There’s a stellar collection of around 240 designers, makers, and doers, who are responsible for the day-to-day operations of Hubbardton Forge (Hubbardton). The organization, which has been producing handcrafted, artisanal lighting solutions since 1974, is also one of the US’ oldest and largest continuously operating commercial forges. Manufacturing Today last sat down with the company in early 2022, so we’re touching base once again, with Steve Wiegers, Vice President of Operations, and Louis Rousseau, Process Engineering Manager, to hear how things are going.
“The last 12 months have given us an opportunity to settle back into normalcy after the whole Covid impact,” begins Steve. “We weathered the storm better than most, and never actually saw our on-time delivery service levels drop below 90 percent, or our lead times exceed four to five weeks, and we’ve managed to fully recover. We feel like we’re all kind of past it now; the challenges in sourcing raw materials and the surges in demand that many manufacturers experienced, and we’re ready to shift our focus back onto the elements that were difficult to prioritize during that period. Chiefly, we’re starting to think about new equipment again, and other investments that we can implement to improve both the plant and the business overall.”
“Of course it was a difficult transition,” agrees Louis, “with all of the changes that we had to adjust to, but I almost think it brought us closer together as a group. Design, engineering, production, and sales, we’re obviously all under one roof here. However, from a development point of view, I really feel like those internal relationships have become even stronger over the past couple of years.”
Hubbardton has recently created three new custom finishes that have proven to be incredibly popular among its clientele, but they have not come without a new set of challenges. “On the eco-friendly side,” Louis explains, “these new finishes enable us to replicate the plated approach that is more common overseas, without having the detrimental impact on the environment. Ours are chrome-based, which is all powder coated, and through working with our partners and vendors, we’ve succeeded in keeping the presence of triglycerides to a minimum, during both the spraying and baking steps. Our emissions are very low, as the products are essentially going through a curing process.”
Besides this, Hubbardton has already transformed its in-house lighting to LED solutions, worked on reducing its fossil fuel dependency, and taken steps towards more environmentally friendly packaging options. Furthermore, the company also possesses a centrifuge and water treatment process, which enables it to pass wastewater onto the local town’s facility without any chemicals or physical waste.
“As most of our competitors are based overseas, it’s hard to say where their priorities lie in terms of sustainability,” Steve adds. “But for us, as an enterprise producing domestically in the US, we feel a deeper level of responsibility for our local community, and the overall state of Vermont. It’s something that our employees and customers value, so we ultimately care very strongly about it. We want to be a leader in the area, and packaging is an area that we’re continually searching for advancements in. It’s not an easy one, but an opportunity we’re really excited about.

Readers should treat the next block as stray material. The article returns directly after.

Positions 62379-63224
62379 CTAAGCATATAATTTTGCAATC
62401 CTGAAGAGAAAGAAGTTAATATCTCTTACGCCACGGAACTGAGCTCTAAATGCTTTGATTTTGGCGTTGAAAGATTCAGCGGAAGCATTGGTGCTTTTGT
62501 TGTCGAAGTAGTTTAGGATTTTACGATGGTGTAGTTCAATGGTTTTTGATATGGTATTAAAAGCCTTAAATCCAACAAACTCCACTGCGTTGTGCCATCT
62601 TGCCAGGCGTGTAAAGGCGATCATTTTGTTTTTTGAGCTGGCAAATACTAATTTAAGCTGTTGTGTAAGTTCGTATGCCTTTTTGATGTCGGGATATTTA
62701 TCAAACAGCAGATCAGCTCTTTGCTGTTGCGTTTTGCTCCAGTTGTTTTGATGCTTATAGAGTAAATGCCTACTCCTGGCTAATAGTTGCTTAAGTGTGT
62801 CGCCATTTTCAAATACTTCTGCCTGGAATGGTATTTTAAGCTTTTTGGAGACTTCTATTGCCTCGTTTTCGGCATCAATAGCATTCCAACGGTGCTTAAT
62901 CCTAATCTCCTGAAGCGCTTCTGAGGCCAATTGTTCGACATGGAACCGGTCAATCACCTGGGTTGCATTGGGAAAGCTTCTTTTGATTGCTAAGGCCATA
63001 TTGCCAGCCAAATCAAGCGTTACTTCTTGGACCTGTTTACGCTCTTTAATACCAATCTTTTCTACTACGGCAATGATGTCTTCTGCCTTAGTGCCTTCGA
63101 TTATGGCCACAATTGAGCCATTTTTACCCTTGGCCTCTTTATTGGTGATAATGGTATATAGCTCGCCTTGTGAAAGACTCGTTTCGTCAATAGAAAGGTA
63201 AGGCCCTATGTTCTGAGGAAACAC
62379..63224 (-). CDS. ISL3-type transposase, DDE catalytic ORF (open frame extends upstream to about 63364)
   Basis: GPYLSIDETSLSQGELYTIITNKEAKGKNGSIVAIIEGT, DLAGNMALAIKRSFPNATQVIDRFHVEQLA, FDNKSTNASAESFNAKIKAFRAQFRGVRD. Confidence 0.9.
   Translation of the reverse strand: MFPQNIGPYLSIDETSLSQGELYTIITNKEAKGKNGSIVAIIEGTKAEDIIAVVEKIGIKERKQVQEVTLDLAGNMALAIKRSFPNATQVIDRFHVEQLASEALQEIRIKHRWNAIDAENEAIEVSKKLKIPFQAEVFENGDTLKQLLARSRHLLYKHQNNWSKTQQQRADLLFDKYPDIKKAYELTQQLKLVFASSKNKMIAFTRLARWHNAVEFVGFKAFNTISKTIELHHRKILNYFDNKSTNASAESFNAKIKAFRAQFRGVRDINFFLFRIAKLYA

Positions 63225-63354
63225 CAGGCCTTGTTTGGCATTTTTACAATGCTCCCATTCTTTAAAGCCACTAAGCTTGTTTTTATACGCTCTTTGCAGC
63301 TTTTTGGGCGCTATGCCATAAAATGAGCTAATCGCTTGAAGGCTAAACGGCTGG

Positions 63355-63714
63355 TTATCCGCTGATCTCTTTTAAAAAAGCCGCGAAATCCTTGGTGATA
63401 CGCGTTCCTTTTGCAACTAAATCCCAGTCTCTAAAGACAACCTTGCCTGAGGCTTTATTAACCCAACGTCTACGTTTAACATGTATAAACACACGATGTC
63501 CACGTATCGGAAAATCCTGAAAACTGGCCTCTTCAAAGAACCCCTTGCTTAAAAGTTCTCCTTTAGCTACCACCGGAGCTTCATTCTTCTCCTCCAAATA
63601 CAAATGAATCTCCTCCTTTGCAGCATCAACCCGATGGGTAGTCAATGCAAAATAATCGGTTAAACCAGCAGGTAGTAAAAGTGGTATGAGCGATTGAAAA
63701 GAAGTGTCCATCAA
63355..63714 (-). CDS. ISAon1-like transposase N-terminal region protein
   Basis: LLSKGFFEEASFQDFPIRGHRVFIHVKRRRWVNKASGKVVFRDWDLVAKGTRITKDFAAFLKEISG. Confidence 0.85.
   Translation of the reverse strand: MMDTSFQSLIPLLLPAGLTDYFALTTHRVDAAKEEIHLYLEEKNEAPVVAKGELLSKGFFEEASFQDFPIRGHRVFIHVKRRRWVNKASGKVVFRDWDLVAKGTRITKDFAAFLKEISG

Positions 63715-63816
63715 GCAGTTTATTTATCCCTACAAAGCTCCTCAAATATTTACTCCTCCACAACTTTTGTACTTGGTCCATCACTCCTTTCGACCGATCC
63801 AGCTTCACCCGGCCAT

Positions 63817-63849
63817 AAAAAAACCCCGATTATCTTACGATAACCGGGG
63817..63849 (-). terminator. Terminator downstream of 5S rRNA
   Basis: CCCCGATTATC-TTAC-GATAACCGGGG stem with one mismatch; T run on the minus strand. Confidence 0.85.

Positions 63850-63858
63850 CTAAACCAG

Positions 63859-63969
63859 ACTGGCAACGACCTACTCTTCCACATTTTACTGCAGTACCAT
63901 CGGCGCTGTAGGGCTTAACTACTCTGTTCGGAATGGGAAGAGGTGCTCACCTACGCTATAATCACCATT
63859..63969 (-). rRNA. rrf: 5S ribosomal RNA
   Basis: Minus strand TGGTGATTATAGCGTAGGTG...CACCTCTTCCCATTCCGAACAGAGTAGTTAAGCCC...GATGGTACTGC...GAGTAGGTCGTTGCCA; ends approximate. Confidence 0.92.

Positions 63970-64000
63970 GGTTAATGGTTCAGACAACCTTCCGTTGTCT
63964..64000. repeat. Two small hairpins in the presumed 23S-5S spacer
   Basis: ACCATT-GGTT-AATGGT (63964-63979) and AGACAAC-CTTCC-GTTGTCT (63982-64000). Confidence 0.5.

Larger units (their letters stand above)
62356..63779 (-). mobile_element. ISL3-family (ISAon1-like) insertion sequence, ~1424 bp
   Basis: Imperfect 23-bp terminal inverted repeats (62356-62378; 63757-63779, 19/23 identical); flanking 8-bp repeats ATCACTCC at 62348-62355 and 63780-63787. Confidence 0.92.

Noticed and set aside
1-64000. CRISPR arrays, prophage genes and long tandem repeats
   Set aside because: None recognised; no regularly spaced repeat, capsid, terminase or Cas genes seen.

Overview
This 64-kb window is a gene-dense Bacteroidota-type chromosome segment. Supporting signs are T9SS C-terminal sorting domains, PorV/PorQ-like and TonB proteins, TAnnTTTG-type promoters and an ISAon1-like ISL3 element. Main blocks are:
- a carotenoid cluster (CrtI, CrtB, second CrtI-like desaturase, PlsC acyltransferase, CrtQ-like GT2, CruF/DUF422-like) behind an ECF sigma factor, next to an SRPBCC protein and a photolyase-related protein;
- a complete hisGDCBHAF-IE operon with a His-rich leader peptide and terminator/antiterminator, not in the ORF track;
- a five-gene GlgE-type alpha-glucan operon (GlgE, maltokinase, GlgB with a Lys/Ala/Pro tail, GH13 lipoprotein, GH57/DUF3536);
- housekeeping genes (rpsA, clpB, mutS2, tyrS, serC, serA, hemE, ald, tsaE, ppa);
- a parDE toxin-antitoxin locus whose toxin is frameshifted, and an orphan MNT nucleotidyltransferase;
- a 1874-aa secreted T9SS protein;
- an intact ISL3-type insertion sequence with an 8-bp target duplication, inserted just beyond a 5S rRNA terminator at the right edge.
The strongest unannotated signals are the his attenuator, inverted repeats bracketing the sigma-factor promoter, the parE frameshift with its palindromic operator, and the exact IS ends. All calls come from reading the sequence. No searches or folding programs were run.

“Our culture of innovation is wholly inclusive of all of our departments, it’s a real collaborative effort between the sales, design and engineering teams. The former two work together to identify what the current trends are and what the market is looking for, and the latter will then produce samples of different looks and styles based purely off the conversation. This is typically followed by a back and forth to fine tune all the details, so we can fully explore how we can create a specific look in-house, in an environmentally friendly way.”
This ‘it takes a village’ approach extends farther than the company’s walls, as Hubbardton also puts a great deal of emphasis on its ties and presence in its local communities. “A key area of our focus of late, has been connecting with the local high schools in our county,” Steve explains. “Through engaging with the students, we’re spreading awareness of the potential opportunities that a career in manufacturing can offer them; not just in production, but also accounting and design roles, for example, whether they plan to study for a two or four year degree, or want to get straight into work.
“Similarly, a longstanding, family-owned home center not too far from us recently burned down, so we reached out to offer them temporary jobs during the rebuild, among other resources, such as office and warehouse space. We just want to help out wherever we can. The local tech center runs an engineering course, and we’ve been working alongside its students to provide a real-life application project at the forge. They are currently developing us an automated guided vehicle, which will be able to help move materials around the site.
“Looking ahead,” Steve concludes, “we’re not just thinking about execution right now. We certainly want to be a leader when it comes to design and innovation on the product side, but we also want to encourage greater creativity in approaching our operations and processes. We’re considering which potential investments will provide us with greater capabilities, and which are the more sustainable options. There’s been a definite increase in demand for custom products, which we, as a domestic manufacturer, see to be a huge competitive advantage. We can modify practically anything that we do, and still turn it around in a relatively short lead time, which is somewhere that I believe we’re really going to stand out in the future.”